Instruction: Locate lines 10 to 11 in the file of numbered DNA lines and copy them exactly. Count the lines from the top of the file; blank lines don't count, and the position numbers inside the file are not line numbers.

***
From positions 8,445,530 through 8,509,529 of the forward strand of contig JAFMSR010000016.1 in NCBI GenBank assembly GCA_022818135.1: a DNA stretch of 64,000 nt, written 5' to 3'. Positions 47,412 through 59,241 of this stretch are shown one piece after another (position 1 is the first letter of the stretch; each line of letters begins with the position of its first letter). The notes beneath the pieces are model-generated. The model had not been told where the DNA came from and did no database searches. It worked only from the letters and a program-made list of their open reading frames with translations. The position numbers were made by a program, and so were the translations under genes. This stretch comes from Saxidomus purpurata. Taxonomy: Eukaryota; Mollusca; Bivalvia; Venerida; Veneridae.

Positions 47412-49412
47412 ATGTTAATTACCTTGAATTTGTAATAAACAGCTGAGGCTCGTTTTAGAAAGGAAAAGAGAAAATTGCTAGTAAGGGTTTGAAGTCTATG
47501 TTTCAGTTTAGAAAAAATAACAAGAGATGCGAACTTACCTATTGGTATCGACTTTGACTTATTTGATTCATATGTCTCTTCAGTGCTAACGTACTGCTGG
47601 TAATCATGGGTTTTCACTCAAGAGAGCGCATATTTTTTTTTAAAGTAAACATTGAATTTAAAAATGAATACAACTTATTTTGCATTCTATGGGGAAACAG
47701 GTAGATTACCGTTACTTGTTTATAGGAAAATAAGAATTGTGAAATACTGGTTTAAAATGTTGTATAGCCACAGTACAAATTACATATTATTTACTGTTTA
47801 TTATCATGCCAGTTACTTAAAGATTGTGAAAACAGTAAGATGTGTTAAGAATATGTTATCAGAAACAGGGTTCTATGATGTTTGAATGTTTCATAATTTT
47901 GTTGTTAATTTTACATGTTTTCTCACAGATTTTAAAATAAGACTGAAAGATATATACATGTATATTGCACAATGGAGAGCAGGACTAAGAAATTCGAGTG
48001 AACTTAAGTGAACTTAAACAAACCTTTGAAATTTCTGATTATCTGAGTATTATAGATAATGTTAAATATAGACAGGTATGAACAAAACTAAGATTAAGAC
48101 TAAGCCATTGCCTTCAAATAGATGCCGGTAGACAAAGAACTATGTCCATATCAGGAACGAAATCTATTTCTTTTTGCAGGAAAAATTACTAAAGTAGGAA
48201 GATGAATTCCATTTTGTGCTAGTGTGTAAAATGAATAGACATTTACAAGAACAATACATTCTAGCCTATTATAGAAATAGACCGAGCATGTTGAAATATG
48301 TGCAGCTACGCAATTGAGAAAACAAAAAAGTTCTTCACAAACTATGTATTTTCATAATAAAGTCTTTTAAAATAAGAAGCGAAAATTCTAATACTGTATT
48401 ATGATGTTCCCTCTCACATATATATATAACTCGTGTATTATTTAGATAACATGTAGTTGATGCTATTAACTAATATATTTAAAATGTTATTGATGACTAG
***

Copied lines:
48101 TAAGCCATTGCCTTCAAATAGATGCCGGTAGACAAAGAACTATGTCCATATCAGGAACGAAATCTATTTCTTTTTGCAGGAAAAATTACTAAAGTAGGAA
48201 GATGAATTCCATTTTGTGCTAGTGTGTAAAATGAATAGACATTTACAAGAACAATACATTCTAGCCTATTATAGAAATAGACCGAGCATGTTGAAATATG